Okay, so one costs £1,300 and the other costs £320, but to hell with it. They're both laptops, they're both ultraportable, they both have keyboards and screens, and they're both so gorgeous they cause random strangers to accost you in the street, demanding to know where you got them from. And you can make fart gags about their names -- that's all the reason we need.
So which is best? The great silver hope from Apple, or the dirt-cheaprip-off? Over the next few pages, we'll take a look at their design, usability, specification, and any special powers that'll help us decide which one blows the most.
Yes, we already know it's not fair, but whatcha gonna do? Click through, that's what. -Rory Reid
If the MacBook Air was a celebrity, it'd be Amy Winehouse: flamboyant and skinny, and a magnet for the lenses of papparazzi near and far. It's heavier than the Wind, but the 1.3kg chassis is so eye-meltingly gorgeous you won't care. Who'd have thought aluminium and the ability to fit inside a manila envelope would be the hottest look in 2008? , and he struck gold with the Air.
The Wind is pretty, too, but more in a laptop-next-door kind of way. If it were a celebrity, it would be Lindsay Lohan's little sister -- rooting around in Lindsay's wardrobe for an outfit to steal. Its curved edge and pearly-white finish pay obvious homage to the MacBook, and though it doesn't fit the size-zero mould, it's lighter (just 1kg) and more portable than the Air.
The Air, by a mile. Sure, the Wind is pretty, but if you really want to look cool in front of your friends, you're going to need the Apple. End of story.
If there's one thing that impressed us with the Air, it's its keyboard. It's one of the best we've ever used, on any laptop ever -- ever. Then there's the gesture-sensitive multi-touch mouse -- all you have to do is stroke it and it'll do your bidding. Why can't everything be so simple? And we can't forget the 13.3-inch screen -- it's an absolute joy to look at.
The Wind is smaller, so it was always doomed to be less usable. It's not as RSI-inducingly bad as most laptops of its size, though. It's easy to touch-type on its keyboard, and although the mouse trackpad is stupidly small and lacks multi-touch, it's not too bad.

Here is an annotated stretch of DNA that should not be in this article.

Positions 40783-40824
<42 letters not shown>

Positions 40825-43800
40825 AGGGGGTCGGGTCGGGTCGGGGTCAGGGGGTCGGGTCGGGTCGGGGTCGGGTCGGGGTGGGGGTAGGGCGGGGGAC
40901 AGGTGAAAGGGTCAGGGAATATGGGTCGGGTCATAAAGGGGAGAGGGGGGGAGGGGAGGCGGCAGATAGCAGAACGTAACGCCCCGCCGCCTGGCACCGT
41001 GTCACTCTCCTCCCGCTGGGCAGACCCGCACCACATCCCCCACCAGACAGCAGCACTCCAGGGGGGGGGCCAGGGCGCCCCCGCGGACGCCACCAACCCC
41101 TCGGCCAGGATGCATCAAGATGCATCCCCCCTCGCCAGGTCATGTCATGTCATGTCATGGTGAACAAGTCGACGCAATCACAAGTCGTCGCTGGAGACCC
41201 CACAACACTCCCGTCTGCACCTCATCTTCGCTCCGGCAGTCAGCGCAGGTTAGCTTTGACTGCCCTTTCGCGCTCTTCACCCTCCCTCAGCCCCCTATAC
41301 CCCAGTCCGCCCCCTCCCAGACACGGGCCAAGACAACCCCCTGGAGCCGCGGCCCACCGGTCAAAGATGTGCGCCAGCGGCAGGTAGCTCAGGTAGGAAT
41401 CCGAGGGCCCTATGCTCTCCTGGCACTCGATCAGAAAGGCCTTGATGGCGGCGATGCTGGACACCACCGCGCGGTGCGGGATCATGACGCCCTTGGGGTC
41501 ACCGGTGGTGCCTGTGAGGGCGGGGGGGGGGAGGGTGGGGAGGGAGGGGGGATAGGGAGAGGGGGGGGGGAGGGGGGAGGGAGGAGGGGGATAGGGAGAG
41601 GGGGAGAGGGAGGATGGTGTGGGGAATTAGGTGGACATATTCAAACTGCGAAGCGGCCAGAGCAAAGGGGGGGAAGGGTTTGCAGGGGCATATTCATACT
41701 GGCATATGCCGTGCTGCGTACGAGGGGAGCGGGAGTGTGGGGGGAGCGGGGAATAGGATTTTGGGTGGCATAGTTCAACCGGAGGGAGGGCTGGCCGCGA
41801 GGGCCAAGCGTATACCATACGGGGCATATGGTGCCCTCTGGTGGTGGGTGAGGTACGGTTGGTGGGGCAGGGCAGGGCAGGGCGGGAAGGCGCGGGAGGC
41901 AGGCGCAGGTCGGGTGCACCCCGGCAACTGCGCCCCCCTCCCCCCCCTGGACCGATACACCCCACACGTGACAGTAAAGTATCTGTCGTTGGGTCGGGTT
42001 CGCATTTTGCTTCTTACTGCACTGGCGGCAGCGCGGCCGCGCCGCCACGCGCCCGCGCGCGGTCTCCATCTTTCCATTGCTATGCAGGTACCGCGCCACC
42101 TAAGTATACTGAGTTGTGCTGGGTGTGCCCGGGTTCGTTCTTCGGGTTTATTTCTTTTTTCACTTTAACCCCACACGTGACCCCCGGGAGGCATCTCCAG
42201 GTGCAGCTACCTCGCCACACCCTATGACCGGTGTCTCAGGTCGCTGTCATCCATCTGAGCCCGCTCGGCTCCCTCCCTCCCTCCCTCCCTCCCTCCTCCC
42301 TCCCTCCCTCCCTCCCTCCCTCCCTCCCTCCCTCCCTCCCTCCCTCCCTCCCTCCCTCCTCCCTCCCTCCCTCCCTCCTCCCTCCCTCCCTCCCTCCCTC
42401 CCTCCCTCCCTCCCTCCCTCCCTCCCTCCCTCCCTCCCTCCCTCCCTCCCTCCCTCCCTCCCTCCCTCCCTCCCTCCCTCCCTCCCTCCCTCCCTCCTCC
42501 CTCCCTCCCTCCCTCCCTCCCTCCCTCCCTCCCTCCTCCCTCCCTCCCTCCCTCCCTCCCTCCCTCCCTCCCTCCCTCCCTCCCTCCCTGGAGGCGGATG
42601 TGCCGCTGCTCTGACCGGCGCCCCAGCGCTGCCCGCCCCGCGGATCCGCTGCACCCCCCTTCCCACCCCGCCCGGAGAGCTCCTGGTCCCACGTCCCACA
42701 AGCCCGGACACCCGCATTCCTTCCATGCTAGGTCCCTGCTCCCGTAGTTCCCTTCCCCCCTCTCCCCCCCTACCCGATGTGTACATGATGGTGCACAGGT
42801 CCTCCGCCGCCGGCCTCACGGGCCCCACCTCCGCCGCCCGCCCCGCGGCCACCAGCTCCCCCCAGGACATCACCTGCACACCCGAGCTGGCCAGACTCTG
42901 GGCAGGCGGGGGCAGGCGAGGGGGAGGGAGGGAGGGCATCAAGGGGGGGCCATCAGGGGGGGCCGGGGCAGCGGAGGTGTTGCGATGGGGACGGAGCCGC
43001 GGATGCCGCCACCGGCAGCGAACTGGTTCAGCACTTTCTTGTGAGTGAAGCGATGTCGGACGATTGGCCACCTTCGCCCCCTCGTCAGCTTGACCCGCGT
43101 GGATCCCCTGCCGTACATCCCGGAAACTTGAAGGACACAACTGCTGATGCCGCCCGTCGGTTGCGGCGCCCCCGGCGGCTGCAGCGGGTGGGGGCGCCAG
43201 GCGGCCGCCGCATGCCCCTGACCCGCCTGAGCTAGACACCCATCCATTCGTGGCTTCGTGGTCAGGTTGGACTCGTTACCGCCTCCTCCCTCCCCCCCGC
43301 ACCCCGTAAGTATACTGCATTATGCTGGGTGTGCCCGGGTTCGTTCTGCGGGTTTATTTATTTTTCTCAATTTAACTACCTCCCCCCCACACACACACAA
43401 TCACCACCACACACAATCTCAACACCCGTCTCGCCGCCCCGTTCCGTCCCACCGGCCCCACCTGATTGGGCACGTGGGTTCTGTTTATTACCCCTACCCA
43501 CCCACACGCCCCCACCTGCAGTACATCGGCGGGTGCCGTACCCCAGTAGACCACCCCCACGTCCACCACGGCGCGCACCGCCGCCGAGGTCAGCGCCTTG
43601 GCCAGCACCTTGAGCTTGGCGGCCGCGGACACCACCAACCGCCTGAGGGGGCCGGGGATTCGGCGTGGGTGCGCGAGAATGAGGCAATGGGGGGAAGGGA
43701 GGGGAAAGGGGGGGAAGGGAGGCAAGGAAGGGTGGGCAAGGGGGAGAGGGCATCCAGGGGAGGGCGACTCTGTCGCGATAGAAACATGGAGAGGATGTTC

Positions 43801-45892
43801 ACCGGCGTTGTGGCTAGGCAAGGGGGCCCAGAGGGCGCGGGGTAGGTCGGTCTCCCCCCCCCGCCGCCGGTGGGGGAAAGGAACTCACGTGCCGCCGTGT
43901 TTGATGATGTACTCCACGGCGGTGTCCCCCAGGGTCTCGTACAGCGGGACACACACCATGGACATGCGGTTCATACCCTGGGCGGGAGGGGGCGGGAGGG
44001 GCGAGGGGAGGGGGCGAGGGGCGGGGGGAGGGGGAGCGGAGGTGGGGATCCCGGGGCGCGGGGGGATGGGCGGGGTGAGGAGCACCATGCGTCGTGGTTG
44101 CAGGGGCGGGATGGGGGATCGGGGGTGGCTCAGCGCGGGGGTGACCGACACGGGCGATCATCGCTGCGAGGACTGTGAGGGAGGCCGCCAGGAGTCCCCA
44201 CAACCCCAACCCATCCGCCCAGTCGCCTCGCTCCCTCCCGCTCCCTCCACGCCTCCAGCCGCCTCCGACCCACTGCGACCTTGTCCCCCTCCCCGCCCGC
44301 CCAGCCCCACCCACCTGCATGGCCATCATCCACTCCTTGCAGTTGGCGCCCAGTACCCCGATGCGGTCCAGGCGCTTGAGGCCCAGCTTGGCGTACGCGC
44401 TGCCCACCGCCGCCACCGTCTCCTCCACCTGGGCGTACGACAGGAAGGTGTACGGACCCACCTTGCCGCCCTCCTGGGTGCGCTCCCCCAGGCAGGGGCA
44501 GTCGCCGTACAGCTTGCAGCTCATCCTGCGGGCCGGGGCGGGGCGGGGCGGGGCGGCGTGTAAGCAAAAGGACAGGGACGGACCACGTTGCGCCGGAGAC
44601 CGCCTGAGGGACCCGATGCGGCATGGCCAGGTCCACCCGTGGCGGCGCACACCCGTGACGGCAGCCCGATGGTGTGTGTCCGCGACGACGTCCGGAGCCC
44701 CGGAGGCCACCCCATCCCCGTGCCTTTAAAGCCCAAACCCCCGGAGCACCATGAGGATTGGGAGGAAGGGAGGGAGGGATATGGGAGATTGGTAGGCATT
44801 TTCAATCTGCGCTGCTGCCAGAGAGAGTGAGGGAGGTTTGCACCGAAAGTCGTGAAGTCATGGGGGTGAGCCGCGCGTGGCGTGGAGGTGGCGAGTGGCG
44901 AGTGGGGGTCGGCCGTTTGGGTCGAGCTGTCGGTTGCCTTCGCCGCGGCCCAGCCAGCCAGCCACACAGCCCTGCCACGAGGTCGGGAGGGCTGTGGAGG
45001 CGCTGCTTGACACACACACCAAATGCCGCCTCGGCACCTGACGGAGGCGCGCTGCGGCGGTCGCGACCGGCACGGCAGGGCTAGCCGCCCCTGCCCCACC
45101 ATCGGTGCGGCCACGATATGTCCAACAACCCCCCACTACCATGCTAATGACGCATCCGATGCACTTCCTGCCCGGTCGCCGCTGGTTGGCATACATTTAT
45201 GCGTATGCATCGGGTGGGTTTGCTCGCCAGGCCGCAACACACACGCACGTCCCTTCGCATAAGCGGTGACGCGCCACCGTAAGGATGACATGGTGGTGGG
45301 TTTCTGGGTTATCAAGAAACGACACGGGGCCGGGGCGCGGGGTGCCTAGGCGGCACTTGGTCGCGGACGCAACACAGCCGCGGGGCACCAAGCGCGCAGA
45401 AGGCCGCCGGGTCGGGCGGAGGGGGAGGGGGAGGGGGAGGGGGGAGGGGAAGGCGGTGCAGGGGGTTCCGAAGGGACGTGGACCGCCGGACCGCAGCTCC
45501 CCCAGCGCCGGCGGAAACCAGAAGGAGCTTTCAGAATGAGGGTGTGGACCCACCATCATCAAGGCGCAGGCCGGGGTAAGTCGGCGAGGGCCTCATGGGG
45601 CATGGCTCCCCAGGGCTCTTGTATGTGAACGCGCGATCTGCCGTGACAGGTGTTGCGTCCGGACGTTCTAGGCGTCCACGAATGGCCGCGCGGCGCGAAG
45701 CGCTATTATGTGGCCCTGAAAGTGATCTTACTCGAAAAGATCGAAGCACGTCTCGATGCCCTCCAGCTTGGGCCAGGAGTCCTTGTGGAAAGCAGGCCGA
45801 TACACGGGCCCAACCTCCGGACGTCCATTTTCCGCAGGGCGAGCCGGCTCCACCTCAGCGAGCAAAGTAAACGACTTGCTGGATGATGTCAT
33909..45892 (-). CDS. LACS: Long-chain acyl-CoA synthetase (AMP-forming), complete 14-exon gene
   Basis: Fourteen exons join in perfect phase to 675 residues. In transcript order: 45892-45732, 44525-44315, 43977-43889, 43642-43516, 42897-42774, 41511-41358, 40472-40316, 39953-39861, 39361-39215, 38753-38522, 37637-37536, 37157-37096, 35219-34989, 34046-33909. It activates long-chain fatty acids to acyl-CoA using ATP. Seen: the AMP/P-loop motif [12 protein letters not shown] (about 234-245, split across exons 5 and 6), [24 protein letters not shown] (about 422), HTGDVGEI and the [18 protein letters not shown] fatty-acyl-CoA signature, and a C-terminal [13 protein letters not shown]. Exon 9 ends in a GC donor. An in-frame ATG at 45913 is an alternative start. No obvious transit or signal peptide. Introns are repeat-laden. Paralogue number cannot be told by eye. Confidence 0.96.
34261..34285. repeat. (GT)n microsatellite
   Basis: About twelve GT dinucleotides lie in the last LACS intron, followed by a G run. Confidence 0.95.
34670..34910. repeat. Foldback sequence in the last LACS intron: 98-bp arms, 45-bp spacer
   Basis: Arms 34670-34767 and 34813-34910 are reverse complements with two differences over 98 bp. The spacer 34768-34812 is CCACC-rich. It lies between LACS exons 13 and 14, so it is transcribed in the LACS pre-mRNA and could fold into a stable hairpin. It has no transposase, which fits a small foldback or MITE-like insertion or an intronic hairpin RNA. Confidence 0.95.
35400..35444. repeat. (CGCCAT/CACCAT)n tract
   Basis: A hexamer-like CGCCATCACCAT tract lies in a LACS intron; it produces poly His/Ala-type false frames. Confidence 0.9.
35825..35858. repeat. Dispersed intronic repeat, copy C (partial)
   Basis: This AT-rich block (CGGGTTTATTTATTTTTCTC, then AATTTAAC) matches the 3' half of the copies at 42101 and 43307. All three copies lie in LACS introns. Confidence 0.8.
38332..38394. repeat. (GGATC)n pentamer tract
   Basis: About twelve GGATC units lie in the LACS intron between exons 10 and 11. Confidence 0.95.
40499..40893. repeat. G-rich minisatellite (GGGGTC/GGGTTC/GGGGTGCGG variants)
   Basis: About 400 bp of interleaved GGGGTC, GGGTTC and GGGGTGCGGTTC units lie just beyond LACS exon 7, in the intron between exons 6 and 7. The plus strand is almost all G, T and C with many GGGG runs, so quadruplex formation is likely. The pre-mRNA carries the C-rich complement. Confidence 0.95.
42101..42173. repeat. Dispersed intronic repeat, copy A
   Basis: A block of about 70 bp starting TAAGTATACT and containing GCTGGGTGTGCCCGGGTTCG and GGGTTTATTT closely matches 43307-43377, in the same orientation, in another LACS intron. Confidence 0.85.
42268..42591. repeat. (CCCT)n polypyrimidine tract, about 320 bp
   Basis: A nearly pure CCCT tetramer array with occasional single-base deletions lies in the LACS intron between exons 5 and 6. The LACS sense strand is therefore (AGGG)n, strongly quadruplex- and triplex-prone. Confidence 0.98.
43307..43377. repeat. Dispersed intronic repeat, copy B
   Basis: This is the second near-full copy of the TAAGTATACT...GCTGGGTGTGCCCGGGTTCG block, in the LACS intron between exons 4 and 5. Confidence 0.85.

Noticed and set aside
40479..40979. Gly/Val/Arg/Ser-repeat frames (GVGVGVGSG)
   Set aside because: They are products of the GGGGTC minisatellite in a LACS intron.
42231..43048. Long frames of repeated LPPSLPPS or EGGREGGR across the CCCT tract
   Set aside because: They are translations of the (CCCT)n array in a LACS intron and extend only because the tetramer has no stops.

It's got to be the Air, again. The Wind doesn't lose by much, but the Apple machine is the easiest to use on a day-to-day basis.
The entry-level Air is fitted with a 1.6GHz Core 2 Duo CPU and 2GB of RAM, so you'd think it would win this one hands down. But hang about -- in order to make it super-flat, Apple has had to remove literally everything that makes a decent laptop. There's only one USB port, no Ethernet port, no removable battery, a lame 80GB hard drive, and mono speakers. Mono. That's an awful lot of nothing for £1,300.
The Wind gets a 1.6GHz CPU, too, but it uses the new Intel Atom N270. It's not as quick as the Core 2 Duo in the Air, but you'd be hard-pressed to tell the difference between the two devices in basic day-to-day use -- even with just 1GB of RAM. Plus, you get the luxury of three USB ports, an Ethernet port, a battery you can replace without visiting a 'genius', and stereo speakers. That's not bad for £320.
We think the Wind takes this round. Yeah, the Air has more RAM and a faster CPU, but the the performance delta isn't so great that we can ignore how rubbish it is in other areas.
The Air has several key tricks up its sleeve. As if its uncanny ability to fit inside a manila envelope wasn't enough, it also has high-speed 802.11n Wi-Fi (300Mbps, kids), and that funky Remote Disc feature that lets it hijack the optical drive of the nearest machine. It'll make you look great to the opposite sex, too. As long as you don't mind them being the skinny sort.
The Wind's most special ability is its stupidly low price -- it can do pretty much everything the Air can for about £1,000 less. It would have breezed this round had MSI kept its promise to include an overclocking function, but the instant underclocking feature is okay -- at least it'll help preserve battery life.
The Wind has to win(d) this round, simply because it's so damn cheap. Would you drive a Ferrari around all day, every day, when a Honda Civic can get the job done for a fraction of the price? Yeah, we'd pick the Ferrari too, but given the price of petrol these days we'd be broke within a week.
All things considered, it's a draw. The Air is faster, nicer to look at, easier to use, and is ideal for passing around via internal office mail -- but the Wind has its advantages too. It's super-affordable, can keep up with the Air in most performance terms, and is the more flexible machine.
If money is no object, get an Air. If you're broke, buy a Wind. Unless, y'know, the Newton rocks your boat.